“A flock of birds, of many kinds and colors, gathered on a dark, moonless night. They were steeped in sorrow. They had no king to give them wisdom or keep the peace or make sure laws were upheld. A strange, beautiful bird, a hoopoe, arrives that has black-tipped feathers and a sacred prayer on her beak. She speaks beautifully and brings the birds a message of hope, telling them of a king who waits for them. She tells them the journey is long and arduous, but well worth the trouble. The duck doesn’t want to leave the comfort and ease of his pond, but the hoopoe convinces him his laziness will keep him from something splendid. As the trip goes on the parrot tires, weighed down with gold and jewels. The hoopoe convinces the parrot to give up worldly riches for something greater. One or another of the birds has other troubles along the way, but the hoopoe brings them all to the conclusion of their journey.
“Alexis York Lumbard has beautifully retold this ancient story of Persia in a combination of prose and poetry. Illustrator Demi has filled the pages with opulent, jewel-toned drawings and designs.”
—Sacramento/San Francisco Book Review
“The Conference of the Birds
is beautifully illustrated, and will be a wonderful book to read together with fourth graders on up. Some of the younger students may not be able to read it by themselves, but it will be a perfect lead-in for a discussion of inner core self-esteem values we each face. Questions such as: ‘Am I pretty enough?’ or ‘Am I important enough?’ can become the gateway to conversations about what is important in life. The story can be used to encourage those who need a little extra confidence as they begin their individual journeys attempting to figure out how they feel about themselves. This book would help to encourage reading skills, as the child will enjoy trying to comprehend the drawings and the story.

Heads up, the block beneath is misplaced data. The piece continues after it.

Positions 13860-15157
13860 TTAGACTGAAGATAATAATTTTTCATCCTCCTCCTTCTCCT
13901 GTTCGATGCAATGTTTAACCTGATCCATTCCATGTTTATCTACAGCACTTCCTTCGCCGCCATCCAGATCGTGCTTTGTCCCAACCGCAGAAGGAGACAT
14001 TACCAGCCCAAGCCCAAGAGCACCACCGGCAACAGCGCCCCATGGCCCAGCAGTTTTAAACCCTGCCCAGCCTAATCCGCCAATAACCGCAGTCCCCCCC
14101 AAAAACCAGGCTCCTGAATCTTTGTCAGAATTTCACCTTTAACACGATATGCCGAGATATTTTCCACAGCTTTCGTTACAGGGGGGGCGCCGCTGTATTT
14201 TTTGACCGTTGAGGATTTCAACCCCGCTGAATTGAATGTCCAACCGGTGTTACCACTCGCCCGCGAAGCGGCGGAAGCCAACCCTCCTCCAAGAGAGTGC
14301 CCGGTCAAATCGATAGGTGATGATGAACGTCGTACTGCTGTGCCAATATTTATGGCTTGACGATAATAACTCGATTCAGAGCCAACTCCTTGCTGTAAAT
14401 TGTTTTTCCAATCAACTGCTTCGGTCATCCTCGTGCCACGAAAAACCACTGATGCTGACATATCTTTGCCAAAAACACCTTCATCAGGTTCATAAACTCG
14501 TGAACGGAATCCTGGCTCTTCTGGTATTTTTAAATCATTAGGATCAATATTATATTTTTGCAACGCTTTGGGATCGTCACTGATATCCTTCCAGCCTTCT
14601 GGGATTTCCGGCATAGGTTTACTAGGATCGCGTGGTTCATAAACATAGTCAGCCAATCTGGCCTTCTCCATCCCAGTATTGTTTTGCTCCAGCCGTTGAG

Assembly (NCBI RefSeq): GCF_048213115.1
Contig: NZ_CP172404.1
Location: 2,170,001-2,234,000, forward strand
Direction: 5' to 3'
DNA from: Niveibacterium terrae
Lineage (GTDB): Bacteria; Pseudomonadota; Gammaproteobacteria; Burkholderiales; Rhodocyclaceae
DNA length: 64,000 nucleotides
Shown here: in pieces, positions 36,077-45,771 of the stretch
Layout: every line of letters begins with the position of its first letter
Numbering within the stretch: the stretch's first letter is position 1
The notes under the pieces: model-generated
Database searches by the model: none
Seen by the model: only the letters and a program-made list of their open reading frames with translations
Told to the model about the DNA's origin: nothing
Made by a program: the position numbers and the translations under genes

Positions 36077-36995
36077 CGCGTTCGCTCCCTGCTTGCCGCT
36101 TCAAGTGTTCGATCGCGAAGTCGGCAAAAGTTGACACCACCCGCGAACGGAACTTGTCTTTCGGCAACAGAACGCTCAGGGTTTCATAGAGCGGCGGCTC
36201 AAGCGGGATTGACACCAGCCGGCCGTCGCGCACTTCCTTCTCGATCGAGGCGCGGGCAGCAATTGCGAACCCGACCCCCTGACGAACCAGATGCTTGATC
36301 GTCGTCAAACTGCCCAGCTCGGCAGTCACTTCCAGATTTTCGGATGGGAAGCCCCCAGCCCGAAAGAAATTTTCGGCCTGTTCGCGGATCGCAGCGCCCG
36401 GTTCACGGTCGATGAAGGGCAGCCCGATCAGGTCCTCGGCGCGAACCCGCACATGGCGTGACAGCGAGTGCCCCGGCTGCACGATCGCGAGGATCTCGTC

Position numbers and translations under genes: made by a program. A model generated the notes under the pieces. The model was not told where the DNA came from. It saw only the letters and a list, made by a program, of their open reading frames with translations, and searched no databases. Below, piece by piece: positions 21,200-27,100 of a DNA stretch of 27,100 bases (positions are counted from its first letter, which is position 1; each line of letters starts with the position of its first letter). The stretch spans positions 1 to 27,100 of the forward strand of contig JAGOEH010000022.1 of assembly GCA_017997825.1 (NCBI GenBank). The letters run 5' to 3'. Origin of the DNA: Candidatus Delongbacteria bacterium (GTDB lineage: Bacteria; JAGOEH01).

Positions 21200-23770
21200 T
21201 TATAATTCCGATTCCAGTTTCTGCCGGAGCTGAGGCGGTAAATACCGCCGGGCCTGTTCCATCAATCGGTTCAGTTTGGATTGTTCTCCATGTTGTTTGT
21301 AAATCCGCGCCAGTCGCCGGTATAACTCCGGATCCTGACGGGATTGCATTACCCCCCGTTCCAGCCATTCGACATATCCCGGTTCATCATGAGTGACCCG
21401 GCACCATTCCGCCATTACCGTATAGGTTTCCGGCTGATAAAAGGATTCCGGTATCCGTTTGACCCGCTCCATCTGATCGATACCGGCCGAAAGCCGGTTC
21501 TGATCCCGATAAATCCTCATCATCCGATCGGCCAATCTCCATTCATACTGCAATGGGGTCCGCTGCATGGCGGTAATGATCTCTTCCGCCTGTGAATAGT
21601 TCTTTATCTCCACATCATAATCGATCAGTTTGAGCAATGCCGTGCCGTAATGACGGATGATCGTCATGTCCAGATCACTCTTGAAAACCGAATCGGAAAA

“This book can also be used to relate to many different religions as the basic truths here are important to all peoples. The book is a rewrite of a Persian poem written by Farid ud-Din in the 12th century, and is an analogy of man’s spiritual search for God. The original poem is approximately 4500 lines.
“Demi’s vivid paintings will catch any youngster’s eye, displaying each birds ego and personality, the detail will hold their attention as they follow the trail to the King. There are so many beautiful birds to identify. The ending will be a pleasant surprise, as they learn, along with the birds, where the King resides.”
, from a review on the website 3rd Grade Reading (click here
to read the entire review)